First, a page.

Reverend Eaton continued his grammar school here until about 1768. He represented the Hopewell church in the annual Baptist meetings in Philadelphia where he was frequently moderator. His Ruling Elder from Hopewell, John Stout, often accompanied him. Rev. Eaton’s life’s work in the fledgling village led to significant religious and educational developments in the United States.

Names of the Village

Until our village began to be called Hopewell in 1825, the word Hopewell exclusively meant Hopewell Township. Prior to 1825, the Baptist Meeting House was the area landmark; the village was small, and village and area residents were referred to as living near the Baptist Meeting House. The village otherwise had no name. It has been written that the village was called Hopewell Meeting House, but this seems doubtful, since the Presbyterian and Methodist Meeting Houses in Hopewell (Township) could also claim the same name. There are many early deeds bordering the road that refer to it as the road leading to or from “the Baptist Meeting House in Hopewell”. Around the time of the Revolution or just after, the village began to be called Columbia, a name with obvious appeal to the patriots of the Revolution. The name was retained until 1825, when the post office was established. There being another Columbia in the state with a superior claim to retain the name, our village’s name was changed to Hopewell.

Further Development of the Village

By 1767 the Hobbs family lived on a lot adjacent to the church on the west, and by the will of Mrs. Hobbs, a scholarship fund was established to support students at the College of Rhode Island. Probably by the same time, a tannery had been established between the Hobbs house and the point on the road where Louellen Street now comes in. This tannery utilized the branch of Bedens Brook that crosses Broad Street at Mercer Street.

With the death of Rev. Eaton in 1772, the church was in need of a parsonage again, because Eaton had owned the David Stout Farm. The trustees purchased in two stages the farm of Moses Hart which lay adjacent on the west of the Eaton property. The present house on this parsonage farm, occupied by Rev. John Boggs for almost 40 years is still standing in a farm setting at 153 West Broad Street. Adjacent on the east side of the church there were houses owned by Benjamin Stout Sr., and Benjamin Stout, Jr.

The Revolution

In 1775, word of the battles of Lexington and Concord reached Hopewell Township. According to the grandson of Joab Houghton, messengers reached Houghton in the old Church with the news. He urged them to wait outside, and when the service was over, he stood on the “mounting” stone, and exhorted his neighbors to join him to march to Boston to fight in the American cause.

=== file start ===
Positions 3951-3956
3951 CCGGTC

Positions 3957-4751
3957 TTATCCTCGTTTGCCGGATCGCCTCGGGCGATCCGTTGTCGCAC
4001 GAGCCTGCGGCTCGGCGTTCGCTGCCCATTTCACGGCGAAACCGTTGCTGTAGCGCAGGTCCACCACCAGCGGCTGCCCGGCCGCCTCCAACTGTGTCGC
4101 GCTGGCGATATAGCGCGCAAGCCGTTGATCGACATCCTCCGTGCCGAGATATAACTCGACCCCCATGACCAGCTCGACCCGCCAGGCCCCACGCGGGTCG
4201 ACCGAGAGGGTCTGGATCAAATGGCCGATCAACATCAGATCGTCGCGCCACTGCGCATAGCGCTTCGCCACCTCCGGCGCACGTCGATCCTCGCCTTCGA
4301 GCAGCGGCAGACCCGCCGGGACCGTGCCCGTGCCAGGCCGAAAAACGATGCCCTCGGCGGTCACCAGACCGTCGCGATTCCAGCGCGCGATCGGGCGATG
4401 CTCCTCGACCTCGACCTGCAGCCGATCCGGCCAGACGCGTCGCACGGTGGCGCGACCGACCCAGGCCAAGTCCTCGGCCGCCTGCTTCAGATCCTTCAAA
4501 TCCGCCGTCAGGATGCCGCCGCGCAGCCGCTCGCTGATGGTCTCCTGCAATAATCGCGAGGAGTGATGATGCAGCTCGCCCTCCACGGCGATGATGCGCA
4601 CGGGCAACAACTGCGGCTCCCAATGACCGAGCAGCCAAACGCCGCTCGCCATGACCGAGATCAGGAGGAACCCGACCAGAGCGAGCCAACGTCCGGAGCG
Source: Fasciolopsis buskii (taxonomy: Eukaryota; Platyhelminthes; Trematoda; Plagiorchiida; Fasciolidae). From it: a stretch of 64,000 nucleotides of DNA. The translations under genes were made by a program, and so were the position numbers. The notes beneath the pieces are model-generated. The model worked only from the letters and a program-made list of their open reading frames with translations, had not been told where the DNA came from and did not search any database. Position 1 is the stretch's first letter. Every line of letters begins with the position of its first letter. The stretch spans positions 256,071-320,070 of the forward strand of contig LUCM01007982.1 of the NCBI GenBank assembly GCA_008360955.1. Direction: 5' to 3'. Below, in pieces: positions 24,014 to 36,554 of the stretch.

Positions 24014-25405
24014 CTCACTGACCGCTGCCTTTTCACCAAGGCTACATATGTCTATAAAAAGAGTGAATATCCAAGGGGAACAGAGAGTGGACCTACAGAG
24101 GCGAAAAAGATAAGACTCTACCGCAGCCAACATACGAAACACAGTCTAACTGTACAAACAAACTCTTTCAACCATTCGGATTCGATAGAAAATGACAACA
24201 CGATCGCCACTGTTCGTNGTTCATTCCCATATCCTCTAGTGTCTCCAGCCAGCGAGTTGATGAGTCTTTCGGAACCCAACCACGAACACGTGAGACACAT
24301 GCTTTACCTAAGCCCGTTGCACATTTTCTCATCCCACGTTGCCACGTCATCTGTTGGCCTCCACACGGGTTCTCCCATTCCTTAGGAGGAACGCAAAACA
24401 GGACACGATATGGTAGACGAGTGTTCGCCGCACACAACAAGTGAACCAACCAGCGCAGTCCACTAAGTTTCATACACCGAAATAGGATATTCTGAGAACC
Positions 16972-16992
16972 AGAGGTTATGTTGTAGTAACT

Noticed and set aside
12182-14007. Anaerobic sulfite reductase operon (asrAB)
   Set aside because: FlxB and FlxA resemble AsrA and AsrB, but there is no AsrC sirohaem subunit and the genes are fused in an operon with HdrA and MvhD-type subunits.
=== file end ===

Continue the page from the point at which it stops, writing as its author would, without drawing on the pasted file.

Hopewell Township was briefly overrun by British Troops in December of 1776. It was most likely at this time that several prisoners were taken near the village and John Hart’s property was raided.

In June of 1778, the entire Continental Army camped along the Sourland Ridge from Van Dyke Road to the Province Line. 12,000 men, 1,300 horses, and 66 canons with ammunition wagons were here. The five Continental Army Divisions were led by their Major Generals: Charles Lee, Anthony Wayne, Marquis de Lafayette, Baron DeKalb, and Lord Sterling. The army had marched from Mount Airy in Amwell Township on the 23rd of June, in a train some four miles long, and halted at Marshall’s (then Furman’s) Corner, an advantageous site for a battle previously scouted by General Lee. They waited several hours for news of British movements. When it was learned that the British had moved off toward Allentown, the Americans moved in the night to the vicinity of the Baptist Meeting House.

Washington and his staff of about 20 came to rest at “Hunt House”, a Stout property that was being rented by John Price Hunt, a teamster who had carted supplies to Washington at Valley Forge just 6 months before. This house has been called “the House of Decision”, though the decisions that lead to the battle of Monmouth four days later were complex. It is probable that many men bivouacked on the broad fields of Samuel Stout east of Aunt Molly Road. They camped also on the farm of John Hart above the Meeting House. The army left on the morning of the 25th.

In 1780 Rev. Oliver Hart, a graduate of the College of Rhode Island, arrived from South Carolina, where the British had displaced him from his church in Charleston. He brought with him his black servant man, Friday, who became a member of the Church in 1799. Hart preached very acceptably until his death in 1795, just as the village was changing.